Russia’s gold reserves reach new highs amid de-dollarization


MOSCOW – Russia has been accumulating bar gold in recent years in an attempt to ease its economy’s dependence on the US dollar.

Russia’s international reserves reached $529 billion on August 31, while gold bar stock is now valued at $109.5 billion according to data from the central bank of the country published on Friday.

This move comes as part of its policy of waiving dollar assets in response to US sanctions.

According to the latest calculations, Moscow has increased its precious metals reserve by more than $7.5 billion in one month. Thus, the proportion of gold in the country’s reserves set a new record, rising from 19.6% to 20.7%.

The country continues to increase its international reserves, which have reached their highest levels since February 2013, after growing by about $ 9.2 billion or 1.8% in a month.

Thanks to massive purchases of precious metal, Russia was crowned as the world’s largest buyer of gold last year.

Reducing dependency

In April 2018, the Central Bank of Russia (CBR) made a major change in its policy as it began to drastically divest its US-denominated assets in reaction to pressure from sanctions imposed by Washington.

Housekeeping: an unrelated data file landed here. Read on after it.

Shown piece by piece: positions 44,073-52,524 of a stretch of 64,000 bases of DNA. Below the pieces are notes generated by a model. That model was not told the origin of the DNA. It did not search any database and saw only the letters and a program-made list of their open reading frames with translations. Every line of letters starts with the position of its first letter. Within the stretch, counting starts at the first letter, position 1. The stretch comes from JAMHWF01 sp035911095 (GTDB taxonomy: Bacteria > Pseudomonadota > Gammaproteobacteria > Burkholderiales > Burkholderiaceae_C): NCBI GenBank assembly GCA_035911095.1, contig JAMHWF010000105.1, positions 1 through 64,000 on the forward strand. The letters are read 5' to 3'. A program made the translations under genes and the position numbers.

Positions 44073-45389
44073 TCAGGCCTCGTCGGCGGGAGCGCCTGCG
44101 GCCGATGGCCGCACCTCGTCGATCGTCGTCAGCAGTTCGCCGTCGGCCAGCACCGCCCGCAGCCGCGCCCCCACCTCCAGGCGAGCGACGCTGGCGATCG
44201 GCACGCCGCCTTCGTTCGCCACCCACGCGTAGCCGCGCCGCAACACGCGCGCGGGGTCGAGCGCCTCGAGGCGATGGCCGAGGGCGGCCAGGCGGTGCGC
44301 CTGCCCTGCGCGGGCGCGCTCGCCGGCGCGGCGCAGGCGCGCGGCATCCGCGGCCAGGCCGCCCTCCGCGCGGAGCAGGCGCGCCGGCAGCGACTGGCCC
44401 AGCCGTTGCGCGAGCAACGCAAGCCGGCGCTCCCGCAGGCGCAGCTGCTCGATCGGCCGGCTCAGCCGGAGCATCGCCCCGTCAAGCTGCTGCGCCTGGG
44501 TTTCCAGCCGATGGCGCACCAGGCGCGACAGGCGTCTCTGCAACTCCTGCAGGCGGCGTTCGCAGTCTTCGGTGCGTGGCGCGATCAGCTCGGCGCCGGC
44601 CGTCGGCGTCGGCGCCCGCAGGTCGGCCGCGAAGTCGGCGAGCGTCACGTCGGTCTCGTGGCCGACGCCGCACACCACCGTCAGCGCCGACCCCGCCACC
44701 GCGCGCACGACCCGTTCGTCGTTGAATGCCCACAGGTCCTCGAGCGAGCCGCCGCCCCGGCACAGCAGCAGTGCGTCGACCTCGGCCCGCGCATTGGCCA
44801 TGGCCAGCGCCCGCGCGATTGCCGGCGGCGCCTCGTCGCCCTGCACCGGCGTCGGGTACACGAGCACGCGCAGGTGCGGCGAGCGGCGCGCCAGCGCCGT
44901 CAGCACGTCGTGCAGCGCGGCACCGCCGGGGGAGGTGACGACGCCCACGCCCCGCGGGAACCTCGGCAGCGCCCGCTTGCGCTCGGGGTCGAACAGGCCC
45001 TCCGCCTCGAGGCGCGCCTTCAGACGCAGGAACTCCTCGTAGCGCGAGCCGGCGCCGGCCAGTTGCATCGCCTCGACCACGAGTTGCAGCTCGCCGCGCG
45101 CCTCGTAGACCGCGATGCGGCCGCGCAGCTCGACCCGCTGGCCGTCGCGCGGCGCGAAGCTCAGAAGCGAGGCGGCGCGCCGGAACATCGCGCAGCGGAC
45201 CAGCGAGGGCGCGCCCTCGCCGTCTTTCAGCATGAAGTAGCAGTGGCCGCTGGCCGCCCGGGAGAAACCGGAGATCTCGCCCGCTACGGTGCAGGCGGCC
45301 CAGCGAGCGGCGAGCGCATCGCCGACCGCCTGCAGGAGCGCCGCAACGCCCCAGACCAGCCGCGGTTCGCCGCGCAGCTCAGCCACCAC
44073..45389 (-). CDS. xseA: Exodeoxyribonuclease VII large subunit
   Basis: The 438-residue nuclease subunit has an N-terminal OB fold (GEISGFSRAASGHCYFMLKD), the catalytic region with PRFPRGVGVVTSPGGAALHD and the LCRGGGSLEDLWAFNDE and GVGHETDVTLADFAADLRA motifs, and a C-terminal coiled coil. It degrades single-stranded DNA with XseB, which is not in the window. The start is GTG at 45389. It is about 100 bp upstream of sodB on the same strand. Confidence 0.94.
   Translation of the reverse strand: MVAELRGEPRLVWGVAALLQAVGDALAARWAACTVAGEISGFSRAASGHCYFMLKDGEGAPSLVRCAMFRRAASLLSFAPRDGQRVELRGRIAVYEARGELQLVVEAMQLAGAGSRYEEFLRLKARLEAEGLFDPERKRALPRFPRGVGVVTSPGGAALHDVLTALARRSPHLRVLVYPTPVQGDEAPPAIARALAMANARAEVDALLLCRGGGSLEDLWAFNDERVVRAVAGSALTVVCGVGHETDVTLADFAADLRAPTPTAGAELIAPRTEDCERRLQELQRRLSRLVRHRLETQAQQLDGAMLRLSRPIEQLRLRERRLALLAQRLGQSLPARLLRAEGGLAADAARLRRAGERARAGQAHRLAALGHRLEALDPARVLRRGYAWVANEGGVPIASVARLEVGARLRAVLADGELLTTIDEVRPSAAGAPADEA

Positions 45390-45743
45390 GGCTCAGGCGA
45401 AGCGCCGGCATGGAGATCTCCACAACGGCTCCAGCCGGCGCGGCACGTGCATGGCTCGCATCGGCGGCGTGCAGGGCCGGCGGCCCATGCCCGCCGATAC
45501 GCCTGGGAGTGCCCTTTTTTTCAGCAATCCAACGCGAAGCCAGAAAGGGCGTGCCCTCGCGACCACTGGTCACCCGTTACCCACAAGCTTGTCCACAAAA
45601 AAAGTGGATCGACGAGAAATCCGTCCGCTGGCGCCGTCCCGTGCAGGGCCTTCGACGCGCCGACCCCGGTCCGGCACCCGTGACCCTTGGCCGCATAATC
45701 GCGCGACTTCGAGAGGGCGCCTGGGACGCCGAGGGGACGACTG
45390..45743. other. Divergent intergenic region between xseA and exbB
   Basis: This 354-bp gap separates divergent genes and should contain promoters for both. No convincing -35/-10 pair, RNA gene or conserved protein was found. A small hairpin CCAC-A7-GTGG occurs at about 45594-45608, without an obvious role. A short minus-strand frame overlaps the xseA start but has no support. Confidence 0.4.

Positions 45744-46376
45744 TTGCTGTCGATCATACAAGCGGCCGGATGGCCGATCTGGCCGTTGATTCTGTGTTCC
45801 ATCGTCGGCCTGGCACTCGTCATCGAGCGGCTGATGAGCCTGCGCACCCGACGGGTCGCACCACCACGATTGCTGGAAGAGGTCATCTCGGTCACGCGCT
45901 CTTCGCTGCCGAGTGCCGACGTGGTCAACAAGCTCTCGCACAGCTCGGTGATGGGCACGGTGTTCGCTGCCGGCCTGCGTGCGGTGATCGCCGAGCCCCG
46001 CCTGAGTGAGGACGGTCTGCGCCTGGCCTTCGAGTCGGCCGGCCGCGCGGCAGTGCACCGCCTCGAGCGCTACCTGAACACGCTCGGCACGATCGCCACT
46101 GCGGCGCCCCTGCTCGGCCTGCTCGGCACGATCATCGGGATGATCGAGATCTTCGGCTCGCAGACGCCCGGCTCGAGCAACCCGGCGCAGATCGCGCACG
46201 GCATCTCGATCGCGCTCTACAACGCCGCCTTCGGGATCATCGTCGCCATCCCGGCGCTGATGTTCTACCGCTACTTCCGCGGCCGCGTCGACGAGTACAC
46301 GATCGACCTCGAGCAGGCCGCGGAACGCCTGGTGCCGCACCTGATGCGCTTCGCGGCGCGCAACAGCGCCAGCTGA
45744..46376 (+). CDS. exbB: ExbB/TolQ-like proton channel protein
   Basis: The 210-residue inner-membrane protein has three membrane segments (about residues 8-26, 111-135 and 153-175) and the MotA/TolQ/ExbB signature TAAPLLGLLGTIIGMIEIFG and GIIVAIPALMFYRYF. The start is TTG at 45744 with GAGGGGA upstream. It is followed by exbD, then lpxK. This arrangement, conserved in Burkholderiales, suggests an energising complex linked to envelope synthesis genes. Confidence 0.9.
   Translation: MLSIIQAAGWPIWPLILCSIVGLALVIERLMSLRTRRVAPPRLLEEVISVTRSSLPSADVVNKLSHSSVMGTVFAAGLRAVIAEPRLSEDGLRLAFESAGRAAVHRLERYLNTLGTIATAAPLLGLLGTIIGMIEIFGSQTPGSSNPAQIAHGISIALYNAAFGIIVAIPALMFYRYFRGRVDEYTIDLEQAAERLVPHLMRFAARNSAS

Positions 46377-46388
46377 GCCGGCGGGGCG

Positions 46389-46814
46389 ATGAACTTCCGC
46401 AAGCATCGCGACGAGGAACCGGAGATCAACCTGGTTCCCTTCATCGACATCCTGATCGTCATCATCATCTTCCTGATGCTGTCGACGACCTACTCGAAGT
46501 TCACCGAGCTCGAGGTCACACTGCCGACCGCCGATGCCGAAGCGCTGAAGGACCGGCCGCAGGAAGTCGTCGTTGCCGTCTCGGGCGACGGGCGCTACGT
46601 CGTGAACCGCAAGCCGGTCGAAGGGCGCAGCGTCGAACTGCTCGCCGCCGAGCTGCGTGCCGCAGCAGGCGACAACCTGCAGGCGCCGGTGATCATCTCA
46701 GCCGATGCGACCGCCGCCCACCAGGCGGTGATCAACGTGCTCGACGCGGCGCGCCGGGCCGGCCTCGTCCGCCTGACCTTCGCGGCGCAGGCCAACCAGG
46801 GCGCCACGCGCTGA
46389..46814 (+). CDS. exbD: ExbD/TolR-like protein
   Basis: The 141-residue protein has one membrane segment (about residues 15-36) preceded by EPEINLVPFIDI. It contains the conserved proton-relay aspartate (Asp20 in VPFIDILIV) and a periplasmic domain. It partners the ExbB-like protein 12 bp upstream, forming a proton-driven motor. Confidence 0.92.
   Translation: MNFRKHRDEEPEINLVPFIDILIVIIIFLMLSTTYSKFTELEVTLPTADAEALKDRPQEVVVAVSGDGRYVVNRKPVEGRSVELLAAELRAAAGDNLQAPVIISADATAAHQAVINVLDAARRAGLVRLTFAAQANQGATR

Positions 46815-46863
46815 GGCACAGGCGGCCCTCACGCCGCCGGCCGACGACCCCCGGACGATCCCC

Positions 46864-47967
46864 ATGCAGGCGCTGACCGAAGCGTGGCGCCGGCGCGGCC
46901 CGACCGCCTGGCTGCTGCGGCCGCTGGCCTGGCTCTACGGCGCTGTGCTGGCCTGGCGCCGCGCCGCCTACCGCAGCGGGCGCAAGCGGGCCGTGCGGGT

In an attempt to further reduce dependence on the US currency , the Slavic country has been actively investing in gold, becoming last year the number one country in terms of precious metal procurement – a leadership it maintained in the first quarter of 2019.

If Moscow continues to boost its international reserves, which include foreign currencies and monetary gold, among other assets, it is poised to overtake Saudi Arabia and replace it as the fourth largest holder of foreign currency reserves, according to one forecast by Bloomberg

The first places in the international rankings are occupied by China, Japan and Switzerland.

Growing stocks would likely provide Russia with greater influence within the Organization of Petroleum Exporting Countries (OPEC) and stabilize its national currency, the ruble, even in the event of falling oil prices, experts predict.

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